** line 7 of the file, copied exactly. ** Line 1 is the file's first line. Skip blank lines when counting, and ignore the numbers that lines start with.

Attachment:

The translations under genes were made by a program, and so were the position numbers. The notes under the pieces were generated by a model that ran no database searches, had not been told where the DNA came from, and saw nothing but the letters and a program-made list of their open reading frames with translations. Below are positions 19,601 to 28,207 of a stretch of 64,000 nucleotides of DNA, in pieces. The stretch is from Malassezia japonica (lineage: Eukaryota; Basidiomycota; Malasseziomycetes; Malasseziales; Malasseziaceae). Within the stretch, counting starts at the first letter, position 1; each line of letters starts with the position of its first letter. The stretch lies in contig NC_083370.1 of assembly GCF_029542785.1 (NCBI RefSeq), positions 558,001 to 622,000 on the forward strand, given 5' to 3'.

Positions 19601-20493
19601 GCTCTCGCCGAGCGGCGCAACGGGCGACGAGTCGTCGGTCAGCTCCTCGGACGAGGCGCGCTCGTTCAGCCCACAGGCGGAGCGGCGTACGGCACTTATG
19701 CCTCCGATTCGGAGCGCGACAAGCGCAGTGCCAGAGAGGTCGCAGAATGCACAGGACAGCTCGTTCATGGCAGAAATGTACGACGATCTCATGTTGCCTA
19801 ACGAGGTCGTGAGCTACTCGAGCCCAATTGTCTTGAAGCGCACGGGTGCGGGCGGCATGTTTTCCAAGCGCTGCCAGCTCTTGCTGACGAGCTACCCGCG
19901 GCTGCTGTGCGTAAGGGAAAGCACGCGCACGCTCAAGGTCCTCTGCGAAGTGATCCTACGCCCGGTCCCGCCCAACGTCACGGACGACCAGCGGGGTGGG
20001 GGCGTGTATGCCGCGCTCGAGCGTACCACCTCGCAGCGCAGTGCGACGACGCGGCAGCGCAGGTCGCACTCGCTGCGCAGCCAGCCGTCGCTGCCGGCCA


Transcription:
20001 GGCGTGTATGCCGCGCTCGAGCGTACCACCTCGCAGCGCAGTGCGACGACGCGGCAGCGCAGGTCGCACTCGCTGCGCAGCCAGCCGTCGCTGCCGGCCA